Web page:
Human Capital Accumulation
Capital is accumulation of goods or wealth used for the production of other goods and services rather than for immediate or personal use. If a computer is used just to play games, then it is not considered capital.
If a computer is used to generate revenue it can be considered capital. Capital is central to a capitalist economic system. Other than economic or financial capital, we also have human capital, social capital or individual capital.
The Effects of Social Group Membership and Social Capital Resources on Careers - Rochelle Parks-Yancy, Texas Southern University - Journal of Black Studies, Vol. 36, No. 4, 515-545 (2006) - Using a nationally representative sample, this study looks at the effects of race, gender, and social capital resources on two career measures: (a) earnings and (b) promotions.
The author finds that blacks suffer a social capital deficit relative to whites and that men and whites career advantages accumulate over time, whereas blacks disadvantages accumulate, as well. Thus, race, gender, and social capital resources contribute to unequal career trajectories, and these results generalize to the U.S. population.
Human Capital is the talents and capabilities that individuals contribute to the process of production. Human capital also refers to the sum total of skills and knowledge embodied in the ability to perform labor so as to produce economic value.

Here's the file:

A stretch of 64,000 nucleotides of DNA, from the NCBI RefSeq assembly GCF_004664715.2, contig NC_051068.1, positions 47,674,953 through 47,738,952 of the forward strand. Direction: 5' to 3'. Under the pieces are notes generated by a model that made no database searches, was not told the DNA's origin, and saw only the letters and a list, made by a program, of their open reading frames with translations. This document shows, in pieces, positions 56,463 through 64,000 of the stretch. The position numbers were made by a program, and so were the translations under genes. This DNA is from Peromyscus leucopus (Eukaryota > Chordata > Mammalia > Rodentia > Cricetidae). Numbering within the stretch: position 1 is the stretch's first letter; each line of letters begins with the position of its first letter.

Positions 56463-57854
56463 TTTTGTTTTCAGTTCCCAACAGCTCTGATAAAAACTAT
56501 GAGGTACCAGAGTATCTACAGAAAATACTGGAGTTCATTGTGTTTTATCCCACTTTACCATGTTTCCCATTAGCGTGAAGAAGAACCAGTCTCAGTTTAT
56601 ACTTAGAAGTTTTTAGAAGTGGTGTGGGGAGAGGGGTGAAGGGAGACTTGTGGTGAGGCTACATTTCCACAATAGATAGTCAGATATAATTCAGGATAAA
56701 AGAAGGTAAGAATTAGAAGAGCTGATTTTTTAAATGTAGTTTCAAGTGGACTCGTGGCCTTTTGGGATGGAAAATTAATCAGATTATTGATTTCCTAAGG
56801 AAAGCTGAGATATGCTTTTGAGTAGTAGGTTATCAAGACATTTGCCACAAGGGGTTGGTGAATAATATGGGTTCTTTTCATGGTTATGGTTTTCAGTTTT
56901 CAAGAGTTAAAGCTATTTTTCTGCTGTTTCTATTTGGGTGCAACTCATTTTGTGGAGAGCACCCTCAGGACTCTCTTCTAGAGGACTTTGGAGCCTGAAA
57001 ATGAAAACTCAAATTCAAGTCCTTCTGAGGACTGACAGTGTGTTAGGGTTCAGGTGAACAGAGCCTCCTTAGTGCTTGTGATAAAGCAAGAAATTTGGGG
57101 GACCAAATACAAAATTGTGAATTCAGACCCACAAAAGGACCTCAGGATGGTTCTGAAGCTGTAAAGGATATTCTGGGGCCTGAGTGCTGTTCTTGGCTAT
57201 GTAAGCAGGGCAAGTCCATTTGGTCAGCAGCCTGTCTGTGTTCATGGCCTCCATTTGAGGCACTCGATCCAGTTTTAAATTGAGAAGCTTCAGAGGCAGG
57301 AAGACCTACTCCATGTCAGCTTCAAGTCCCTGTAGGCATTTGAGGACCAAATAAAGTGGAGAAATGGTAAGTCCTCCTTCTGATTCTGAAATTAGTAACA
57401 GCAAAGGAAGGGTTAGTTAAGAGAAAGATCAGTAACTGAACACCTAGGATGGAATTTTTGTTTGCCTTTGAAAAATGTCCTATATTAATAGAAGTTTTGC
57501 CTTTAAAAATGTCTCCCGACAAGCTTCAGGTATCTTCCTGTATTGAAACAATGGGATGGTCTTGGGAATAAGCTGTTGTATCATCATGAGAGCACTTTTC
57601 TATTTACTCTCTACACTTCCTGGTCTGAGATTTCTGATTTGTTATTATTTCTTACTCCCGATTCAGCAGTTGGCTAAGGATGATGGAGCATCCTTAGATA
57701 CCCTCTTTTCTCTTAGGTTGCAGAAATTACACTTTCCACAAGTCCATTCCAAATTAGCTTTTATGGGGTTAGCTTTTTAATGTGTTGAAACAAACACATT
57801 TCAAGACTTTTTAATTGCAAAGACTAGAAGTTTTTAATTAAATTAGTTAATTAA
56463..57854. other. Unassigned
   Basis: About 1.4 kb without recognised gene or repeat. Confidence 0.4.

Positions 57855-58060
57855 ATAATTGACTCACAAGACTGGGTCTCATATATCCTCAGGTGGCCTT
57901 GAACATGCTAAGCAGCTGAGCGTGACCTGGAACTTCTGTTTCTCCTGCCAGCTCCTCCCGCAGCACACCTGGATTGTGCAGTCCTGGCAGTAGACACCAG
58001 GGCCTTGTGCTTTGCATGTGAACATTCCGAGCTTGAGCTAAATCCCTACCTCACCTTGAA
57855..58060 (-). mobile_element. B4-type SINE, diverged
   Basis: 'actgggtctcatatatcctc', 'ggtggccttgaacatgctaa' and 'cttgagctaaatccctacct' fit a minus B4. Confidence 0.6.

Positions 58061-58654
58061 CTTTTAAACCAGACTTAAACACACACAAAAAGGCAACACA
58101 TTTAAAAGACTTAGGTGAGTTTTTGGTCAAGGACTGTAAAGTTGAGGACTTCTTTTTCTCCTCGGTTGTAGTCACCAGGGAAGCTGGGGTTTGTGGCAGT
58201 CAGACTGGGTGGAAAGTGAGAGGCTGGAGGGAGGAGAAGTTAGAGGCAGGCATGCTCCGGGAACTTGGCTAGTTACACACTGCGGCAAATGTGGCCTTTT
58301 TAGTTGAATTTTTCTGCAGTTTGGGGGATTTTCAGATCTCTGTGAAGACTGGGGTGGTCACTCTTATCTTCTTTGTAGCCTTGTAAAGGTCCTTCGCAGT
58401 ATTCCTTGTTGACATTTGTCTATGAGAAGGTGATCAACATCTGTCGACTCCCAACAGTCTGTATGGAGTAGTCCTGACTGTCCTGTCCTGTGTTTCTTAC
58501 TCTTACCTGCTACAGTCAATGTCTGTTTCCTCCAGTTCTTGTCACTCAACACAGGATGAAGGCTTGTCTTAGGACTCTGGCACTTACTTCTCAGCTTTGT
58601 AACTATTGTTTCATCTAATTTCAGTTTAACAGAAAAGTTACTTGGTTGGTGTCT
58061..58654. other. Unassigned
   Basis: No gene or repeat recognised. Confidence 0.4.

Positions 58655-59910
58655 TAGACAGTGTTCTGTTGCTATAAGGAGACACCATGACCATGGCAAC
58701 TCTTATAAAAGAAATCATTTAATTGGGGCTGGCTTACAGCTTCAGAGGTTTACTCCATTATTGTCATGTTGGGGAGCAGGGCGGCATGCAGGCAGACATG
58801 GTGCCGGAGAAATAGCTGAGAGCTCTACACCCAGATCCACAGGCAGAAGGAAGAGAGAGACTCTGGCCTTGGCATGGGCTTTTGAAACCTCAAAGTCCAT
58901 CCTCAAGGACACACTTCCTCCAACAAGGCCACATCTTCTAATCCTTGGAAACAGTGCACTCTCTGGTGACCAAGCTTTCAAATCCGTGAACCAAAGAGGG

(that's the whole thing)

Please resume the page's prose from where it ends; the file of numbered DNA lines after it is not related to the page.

Physical capital in an organization would be the things that are owned by the corporation - the typewriters, computers, buildings, manufacturing equipment, etc. The physical capital might be worth a lot or very little. There are a variety of well defined measures by which the value of the physical capital might be defined.
Social Capital is trust, norms and networks that facilitate cooperation for mutual benefit -Putnam
"social capital" is an analogous term to "human capital" which was itself created by analogy to the term "physical capital." - Michael B. Spring
Capital accumulation is the process of accumulating resources for use in the production of goods and services. Private capital accumulation takes place when productive capacity exceeds the immediate needs for consumption. For example, a farmer can accumulate capital (stored grains, improved equipment etc.) during years of good harvests and good farm revenues.
Occupational Segregation, Human
Capital, and Motherhood - Black Women's Higher Exit Rates from Full-time Employment
LORI L. REID, Florida State University - Gender & Society, Vol. 16, No. 5, 728-747 (2002) Sociologists for Women in Society
Recent research indicates that among young women, Blacks have lower employment rates than whites.